Ruth Bader Ginsburg's Legacy

On Friday, September 18, legendary Supreme Court Justice Ruth Bader Ginsburg passed away at 87. Not only was she an upstanding citizen and an honorable member of the Supreme Court, but she was a pioneer for women’s rights.





As a path trailblazer, the Notorious RBG was born in New York and studied law at Cornell, Harvard, and Columbia University. She spent years as a law professor, as the first woman to be hired with tenure at the Columbia University School of Law. By 1993, she was sworn in as a Supreme Court justice, also director of the Women’s Rights Project of the American Civil Liberties Union (ACLU). Her later awards of the American Bar Association’s highest honor and her induction into the National Women’s Hall of Fame were a testament to her heroic acts in the feminist and civil rights movements.



Within her time as a justice, she championed many enormous victories throughout the country. She was the first Supreme Court justice to officiate at a same-sex marriage ceremony. Most notably, in the United States vs. Virginia case, she made it unconstitutional for the exclusion of qualified women from admissions into a school strictly because of their sex. Also, she rejected pay discrimination in Ledbetter vs. Goodyear, later leading to President Obama’s signing of equal pay legislation. In addition, she supported women’s reproductive rights and freedom in numerous cases. Her time in the court positively affected millions of women’s lives.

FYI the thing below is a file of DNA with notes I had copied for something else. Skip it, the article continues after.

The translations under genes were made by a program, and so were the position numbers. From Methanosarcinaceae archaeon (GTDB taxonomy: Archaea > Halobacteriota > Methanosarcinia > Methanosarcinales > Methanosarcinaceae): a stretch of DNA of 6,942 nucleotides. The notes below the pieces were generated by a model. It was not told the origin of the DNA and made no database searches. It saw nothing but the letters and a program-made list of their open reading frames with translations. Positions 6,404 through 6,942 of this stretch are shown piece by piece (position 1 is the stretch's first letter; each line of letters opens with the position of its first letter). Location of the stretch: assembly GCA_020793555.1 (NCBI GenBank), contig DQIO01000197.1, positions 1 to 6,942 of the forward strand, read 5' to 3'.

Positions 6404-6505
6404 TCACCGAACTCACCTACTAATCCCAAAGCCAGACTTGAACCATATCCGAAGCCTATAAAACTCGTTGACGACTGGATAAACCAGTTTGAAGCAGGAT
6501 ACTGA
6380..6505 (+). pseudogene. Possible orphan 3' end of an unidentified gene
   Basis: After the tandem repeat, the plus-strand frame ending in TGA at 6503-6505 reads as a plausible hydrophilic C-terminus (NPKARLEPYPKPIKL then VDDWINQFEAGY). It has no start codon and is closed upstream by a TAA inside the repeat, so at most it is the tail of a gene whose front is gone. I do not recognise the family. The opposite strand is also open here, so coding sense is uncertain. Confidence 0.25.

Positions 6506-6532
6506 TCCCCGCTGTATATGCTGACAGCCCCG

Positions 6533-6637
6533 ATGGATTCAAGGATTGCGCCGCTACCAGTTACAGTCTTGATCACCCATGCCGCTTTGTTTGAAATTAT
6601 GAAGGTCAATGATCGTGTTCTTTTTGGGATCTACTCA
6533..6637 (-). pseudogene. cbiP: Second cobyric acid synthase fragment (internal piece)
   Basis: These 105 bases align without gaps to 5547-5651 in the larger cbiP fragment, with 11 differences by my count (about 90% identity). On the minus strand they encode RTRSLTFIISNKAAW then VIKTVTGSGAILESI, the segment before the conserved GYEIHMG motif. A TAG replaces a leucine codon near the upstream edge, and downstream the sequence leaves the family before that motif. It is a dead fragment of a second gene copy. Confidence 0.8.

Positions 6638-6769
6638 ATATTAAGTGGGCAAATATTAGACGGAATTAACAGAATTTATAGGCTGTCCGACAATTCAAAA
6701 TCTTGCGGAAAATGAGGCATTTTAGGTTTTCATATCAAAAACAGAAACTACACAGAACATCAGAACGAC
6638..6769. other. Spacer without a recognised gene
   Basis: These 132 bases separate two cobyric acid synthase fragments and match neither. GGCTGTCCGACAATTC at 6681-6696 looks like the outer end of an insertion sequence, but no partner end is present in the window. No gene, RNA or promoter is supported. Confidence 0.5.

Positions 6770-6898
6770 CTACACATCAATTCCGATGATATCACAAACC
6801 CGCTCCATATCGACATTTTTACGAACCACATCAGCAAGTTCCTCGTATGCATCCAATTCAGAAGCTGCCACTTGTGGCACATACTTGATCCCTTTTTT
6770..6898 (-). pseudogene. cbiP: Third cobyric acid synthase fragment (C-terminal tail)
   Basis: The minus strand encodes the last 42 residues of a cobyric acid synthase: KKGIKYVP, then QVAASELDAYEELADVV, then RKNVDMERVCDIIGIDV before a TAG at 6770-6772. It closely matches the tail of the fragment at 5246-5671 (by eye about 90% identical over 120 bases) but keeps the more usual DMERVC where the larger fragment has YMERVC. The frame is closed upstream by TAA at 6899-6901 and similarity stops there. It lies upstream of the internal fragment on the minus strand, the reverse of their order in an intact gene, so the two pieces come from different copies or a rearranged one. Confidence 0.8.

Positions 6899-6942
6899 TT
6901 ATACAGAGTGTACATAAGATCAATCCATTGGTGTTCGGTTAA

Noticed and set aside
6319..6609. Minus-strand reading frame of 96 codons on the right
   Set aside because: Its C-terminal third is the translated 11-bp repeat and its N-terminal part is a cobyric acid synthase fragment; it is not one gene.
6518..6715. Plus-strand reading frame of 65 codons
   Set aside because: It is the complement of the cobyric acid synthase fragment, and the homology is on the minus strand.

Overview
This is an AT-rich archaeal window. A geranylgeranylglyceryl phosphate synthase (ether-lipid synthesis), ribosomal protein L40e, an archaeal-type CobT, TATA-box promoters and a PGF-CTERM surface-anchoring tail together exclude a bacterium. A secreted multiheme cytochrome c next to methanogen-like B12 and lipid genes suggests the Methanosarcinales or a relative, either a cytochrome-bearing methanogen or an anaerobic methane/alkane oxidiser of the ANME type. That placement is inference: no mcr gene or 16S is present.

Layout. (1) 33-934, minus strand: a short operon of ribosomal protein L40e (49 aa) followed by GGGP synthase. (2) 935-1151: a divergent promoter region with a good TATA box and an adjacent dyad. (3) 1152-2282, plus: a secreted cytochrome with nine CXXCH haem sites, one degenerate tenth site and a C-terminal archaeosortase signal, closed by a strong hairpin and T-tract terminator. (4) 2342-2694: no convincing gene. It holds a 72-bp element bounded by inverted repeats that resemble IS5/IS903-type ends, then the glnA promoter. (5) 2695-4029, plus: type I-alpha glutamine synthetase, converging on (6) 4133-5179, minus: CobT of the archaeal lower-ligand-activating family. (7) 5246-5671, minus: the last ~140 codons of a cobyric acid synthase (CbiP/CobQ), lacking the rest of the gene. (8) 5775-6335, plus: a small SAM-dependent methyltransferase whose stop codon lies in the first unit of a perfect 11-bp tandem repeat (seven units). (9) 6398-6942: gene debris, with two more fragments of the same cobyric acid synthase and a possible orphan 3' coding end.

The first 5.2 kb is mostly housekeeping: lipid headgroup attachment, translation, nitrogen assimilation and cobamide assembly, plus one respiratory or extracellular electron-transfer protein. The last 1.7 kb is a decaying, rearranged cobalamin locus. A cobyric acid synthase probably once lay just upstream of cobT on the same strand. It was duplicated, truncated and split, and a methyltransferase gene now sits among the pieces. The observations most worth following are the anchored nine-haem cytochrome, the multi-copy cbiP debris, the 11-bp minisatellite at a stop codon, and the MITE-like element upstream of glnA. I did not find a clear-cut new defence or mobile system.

Ginsburg’s character was also of the highest caliber. A demonstration of her fierce and persevering attitude comes after she talks about the loss of her mother, her husband’s cancer struggle, as well as her own. She is known for saying, “I wasn’t going to just sit in the corner and cry,” showing her burning passion to achieve her goals and catalyze justice. 



Although her loss is immense and a void will surely be felt by many, her legacy will carry on for decades to come. Her resilience throughout her life and fervor to fight until her very last day will surely inspire future generations of women in power to continue her fight, never letting her accomplishments dwindle away.



Sources: 

https://news.harvard.edu/gazette/story/2020/09/harvard-community-reflects-on-the-life-achievements-of-ruth-bader-ginsburg/

https://www.cnn.com/2013/03/07/us/ruth-bader-ginsburg-fast-facts/index.html

https://en.wikipedia.org/wiki/Ruth_Bader_Ginsburg#:~:text=She%20was%20the%20second%20female,rating%20for%20a%20prospective%20justice.

https://www.aclu.org/other/tribute-legacy-ruth-bader-ginsburg-and-wrp-staff



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